Since 1956, Robert Gamm had made the trek to the voting booth. He never missed a general election. He never missed a primary. Until Tuesday.
"I'm really disgusted," said Gamm, 68, a retired public relations manager and Banana Republic clerk in the Fairfax district of Los Angeles. "In my lifetime in California, it's the dirtiest campaign I've seen. I really don't care at this point who is governor."
Gamm joined thousands of other Californians -- old, young, laborer, professional, Democrat and Republican -- who abstained with a vengeance.
"It's not apathy," said Ivonne Mendoza, 25, a social worker from Pasadena who often votes for Green Party candidates. "It's more of a form of protest.... I think it states that the issues I'm concerned about are not being spoken about."
Most of those interviewed who withheld their vote Tuesday said they were repelled by the negative campaigning and lackluster appeal of Gov. Gray Davis and his Republican counterpart, Bill Simon. Others faced congressional contests rendered noncompetitive by incumbents safely ensconced in districts that Republican and Democratic legislators agreed on to maintain the balance of power.
"I've given up on the system, and I never thought I would say this," said Gary Hodge, 61, of San Dimas. The salesman and marketing director said he had voted in every election since 1964, but stopped two years ago when he decided that the exercise was pointless.
A registered Republican for as long as he can remember, Hodge said he now believes that "our major party system is tweedledee and tweedledum.... I don't think there's any choices."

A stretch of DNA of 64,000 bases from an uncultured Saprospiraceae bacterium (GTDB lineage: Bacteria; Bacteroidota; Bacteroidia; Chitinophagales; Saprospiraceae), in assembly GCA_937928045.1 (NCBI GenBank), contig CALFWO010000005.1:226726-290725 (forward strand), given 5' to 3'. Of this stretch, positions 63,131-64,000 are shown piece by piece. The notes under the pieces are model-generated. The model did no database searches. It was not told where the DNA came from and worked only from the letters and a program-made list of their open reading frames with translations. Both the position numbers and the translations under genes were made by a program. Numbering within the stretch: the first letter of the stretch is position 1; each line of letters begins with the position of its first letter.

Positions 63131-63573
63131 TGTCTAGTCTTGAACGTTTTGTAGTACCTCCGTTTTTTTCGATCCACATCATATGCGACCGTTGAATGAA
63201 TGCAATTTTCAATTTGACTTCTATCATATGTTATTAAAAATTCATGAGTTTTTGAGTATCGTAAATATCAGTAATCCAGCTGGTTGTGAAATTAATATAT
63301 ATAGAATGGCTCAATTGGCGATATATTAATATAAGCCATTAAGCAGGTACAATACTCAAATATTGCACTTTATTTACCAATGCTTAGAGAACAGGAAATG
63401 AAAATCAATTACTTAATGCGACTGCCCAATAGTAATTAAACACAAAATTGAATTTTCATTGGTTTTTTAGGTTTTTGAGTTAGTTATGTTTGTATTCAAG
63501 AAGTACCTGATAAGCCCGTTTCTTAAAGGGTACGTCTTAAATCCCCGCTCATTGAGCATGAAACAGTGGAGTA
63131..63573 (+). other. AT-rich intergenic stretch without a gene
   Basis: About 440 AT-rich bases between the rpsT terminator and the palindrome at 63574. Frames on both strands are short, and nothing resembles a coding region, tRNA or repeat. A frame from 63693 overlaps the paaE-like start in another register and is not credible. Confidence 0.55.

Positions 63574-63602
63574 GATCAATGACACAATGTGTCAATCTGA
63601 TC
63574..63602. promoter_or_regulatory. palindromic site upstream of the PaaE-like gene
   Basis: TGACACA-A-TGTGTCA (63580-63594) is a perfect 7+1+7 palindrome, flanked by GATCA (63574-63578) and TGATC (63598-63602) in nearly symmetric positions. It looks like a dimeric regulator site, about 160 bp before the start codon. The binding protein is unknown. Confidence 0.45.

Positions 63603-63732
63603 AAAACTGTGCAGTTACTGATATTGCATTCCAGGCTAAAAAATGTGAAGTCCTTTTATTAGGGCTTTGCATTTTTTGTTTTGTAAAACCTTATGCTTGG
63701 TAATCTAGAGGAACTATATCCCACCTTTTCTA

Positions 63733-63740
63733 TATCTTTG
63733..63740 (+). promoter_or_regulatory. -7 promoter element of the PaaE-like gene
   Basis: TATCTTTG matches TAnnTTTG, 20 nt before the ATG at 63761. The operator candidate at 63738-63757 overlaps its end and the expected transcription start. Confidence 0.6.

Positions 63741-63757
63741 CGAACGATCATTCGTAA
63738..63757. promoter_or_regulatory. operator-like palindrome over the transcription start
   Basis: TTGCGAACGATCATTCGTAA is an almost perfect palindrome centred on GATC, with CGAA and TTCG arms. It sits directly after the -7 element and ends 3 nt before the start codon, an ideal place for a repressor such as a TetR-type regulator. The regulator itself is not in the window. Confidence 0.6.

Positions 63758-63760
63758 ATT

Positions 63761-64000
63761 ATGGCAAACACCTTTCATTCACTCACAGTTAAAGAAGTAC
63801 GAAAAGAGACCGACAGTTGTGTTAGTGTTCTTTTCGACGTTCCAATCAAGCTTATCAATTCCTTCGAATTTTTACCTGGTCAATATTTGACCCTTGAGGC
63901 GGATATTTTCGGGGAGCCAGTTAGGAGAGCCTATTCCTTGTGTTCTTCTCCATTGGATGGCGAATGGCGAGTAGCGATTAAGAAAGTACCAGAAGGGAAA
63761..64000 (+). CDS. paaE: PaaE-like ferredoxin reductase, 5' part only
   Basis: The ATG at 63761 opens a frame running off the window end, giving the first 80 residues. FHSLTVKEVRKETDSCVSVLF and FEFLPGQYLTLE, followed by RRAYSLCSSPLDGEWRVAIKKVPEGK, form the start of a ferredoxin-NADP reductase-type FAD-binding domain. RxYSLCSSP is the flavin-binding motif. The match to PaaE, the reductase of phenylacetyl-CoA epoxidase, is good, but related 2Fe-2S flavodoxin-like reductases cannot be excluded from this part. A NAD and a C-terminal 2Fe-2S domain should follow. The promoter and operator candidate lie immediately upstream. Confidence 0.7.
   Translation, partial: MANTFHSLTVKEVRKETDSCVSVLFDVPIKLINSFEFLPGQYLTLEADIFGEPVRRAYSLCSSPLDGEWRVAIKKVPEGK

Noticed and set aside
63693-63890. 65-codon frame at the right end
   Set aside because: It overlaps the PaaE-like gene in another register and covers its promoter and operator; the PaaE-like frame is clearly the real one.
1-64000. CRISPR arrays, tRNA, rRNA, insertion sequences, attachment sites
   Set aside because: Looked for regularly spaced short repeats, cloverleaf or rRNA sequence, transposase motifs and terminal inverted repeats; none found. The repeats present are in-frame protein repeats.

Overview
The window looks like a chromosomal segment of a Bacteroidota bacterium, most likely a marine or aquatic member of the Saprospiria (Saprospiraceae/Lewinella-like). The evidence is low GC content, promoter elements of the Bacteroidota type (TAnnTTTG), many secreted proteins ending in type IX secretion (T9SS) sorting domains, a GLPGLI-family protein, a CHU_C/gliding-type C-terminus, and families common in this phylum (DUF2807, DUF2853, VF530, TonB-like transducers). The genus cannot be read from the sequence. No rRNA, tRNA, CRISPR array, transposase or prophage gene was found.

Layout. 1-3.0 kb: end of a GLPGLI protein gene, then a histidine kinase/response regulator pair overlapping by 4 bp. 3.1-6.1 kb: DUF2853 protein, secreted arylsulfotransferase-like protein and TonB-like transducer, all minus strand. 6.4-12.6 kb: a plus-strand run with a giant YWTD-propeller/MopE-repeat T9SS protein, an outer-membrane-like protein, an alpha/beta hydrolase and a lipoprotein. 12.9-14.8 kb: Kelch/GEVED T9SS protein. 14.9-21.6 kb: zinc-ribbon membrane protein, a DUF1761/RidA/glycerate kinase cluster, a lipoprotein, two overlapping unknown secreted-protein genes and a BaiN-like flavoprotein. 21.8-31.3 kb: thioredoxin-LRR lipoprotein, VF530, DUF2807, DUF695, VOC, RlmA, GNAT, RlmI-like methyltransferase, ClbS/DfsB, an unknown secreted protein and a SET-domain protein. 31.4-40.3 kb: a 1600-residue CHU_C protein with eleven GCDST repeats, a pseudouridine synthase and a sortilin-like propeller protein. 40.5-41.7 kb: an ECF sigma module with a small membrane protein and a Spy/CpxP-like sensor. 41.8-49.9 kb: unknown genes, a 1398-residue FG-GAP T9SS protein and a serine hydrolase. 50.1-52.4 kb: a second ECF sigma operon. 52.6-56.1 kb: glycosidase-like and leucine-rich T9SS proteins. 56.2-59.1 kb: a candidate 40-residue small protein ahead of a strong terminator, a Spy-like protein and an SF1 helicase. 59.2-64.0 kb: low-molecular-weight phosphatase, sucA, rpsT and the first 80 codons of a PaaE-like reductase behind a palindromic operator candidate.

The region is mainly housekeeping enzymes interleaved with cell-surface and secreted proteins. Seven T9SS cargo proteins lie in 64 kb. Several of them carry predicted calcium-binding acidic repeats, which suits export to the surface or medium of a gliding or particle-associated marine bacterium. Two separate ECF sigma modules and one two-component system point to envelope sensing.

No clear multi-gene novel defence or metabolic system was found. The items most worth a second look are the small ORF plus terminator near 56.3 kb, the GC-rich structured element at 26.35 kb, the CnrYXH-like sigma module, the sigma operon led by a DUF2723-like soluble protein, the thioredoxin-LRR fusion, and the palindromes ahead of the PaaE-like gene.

If predictions hold true, the smallest portion of eligible voters in California history will have cast ballots statewide in this election -- fewer people by raw number than voted three decades ago, when the state's population was about 40% smaller, according to some polls.
'Why Go for Either?'
"The one guy, Simon, is a total business failure. So I don't want to vote for him," said Chris Asquith, 35, a data analyst from Riverside. "But the other guy, Davis, is just as bad. He blew it on energy. So why go for either one of them?"
Davis, the incumbent scarred by his handling of the energy crisis and his incessant campaign fund-raising, spent millions of dollars attacking Simon. The GOP challenger, meanwhile, committed embarrassing foibles while on the defensive. In the end, they tarred each other well enough to chase away Abraham Shamie, an 80-year-old from Brooklyn.
"They're two thieves," said Shamie, a retired dry-goods store owner and loyal Democrat who voted in the 2000 presidential election but stayed away Tuesday. "I see the commercials they put against each other. One is worse than the other."
The rest of the ballot, Shamie said, was collateral damage in his war of principle against Davis and Simon -- a sentiment shared by many other nonvoters.
"When I got the [voter] book in the mail, I didn't even read it," Shamie said Tuesday as he munched on a doughnut at Farmers Market. "I took it and threw it in the garbage -- immediately."